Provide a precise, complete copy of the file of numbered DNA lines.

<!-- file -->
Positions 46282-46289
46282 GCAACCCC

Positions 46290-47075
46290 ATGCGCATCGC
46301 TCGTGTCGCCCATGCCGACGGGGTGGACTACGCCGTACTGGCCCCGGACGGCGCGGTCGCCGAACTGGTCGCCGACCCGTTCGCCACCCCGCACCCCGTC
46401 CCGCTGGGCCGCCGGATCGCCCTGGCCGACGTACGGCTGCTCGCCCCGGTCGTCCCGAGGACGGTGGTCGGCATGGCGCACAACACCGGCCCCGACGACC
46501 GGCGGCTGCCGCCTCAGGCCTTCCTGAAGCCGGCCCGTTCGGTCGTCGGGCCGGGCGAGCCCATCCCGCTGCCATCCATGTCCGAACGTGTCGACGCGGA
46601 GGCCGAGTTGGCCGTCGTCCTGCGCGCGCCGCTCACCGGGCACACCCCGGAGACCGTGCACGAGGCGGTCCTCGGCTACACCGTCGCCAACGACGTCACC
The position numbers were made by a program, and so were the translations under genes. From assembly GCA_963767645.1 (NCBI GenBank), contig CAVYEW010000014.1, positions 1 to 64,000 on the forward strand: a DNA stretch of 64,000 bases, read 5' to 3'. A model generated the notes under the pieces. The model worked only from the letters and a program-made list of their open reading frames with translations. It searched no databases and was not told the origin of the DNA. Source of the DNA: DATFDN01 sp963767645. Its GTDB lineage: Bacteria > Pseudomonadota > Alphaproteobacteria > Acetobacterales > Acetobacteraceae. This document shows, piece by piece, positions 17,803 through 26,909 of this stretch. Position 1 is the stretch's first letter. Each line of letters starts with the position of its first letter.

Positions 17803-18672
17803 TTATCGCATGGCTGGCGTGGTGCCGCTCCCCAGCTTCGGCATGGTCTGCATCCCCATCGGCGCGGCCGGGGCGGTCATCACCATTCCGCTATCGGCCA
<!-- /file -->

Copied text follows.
Positions 46282-46289
46282 GCAACCCC

Positions 46290-47075
46290 ATGCGCATCGC
46301 TCGTGTCGCCCATGCCGACGGGGTGGACTACGCCGTACTGGCCCCGGACGGCGCGGTCGCCGAACTGGTCGCCGACCCGTTCGCCACCCCGCACCCCGTC
46401 CCGCTGGGCCGCCGGATCGCCCTGGCCGACGTACGGCTGCTCGCCCCGGTCGTCCCGAGGACGGTGGTCGGCATGGCGCACAACACCGGCCCCGACGACC
46501 GGCGGCTGCCGCCTCAGGCCTTCCTGAAGCCGGCCCGTTCGGTCGTCGGGCCGGGCGAGCCCATCCCGCTGCCATCCATGTCCGAACGTGTCGACGCGGA
46601 GGCCGAGTTGGCCGTCGTCCTGCGCGCGCCGCTCACCGGGCACACCCCGGAGACCGTGCACGAGGCGGTCCTCGGCTACACCGTCGCCAACGACGTCACC
The position numbers were made by a program, and so were the translations under genes. From assembly GCA_963767645.1 (NCBI GenBank), contig CAVYEW010000014.1, positions 1 to 64,000 on the forward strand: a DNA stretch of 64,000 bases, read 5' to 3'. A model generated the notes under the pieces. The model worked only from the letters and a program-made list of their open reading frames with translations. It searched no databases and was not told the origin of the DNA. Source of the DNA: DATFDN01 sp963767645. Its GTDB lineage: Bacteria > Pseudomonadota > Alphaproteobacteria > Acetobacterales > Acetobacteraceae. This document shows, piece by piece, positions 17,803 through 26,909 of this stretch. Position 1 is the stretch's first letter. Each line of letters starts with the position of its first letter.

Positions 17803-18672
17803 TTATCGCATGGCTGGCGTGGTGCCGCTCCCCAGCTTCGGCATGGTCTGCATCCCCATCGGCGCGGCCGGGGCGGTCATCACCATTCCGCTATCGGCCA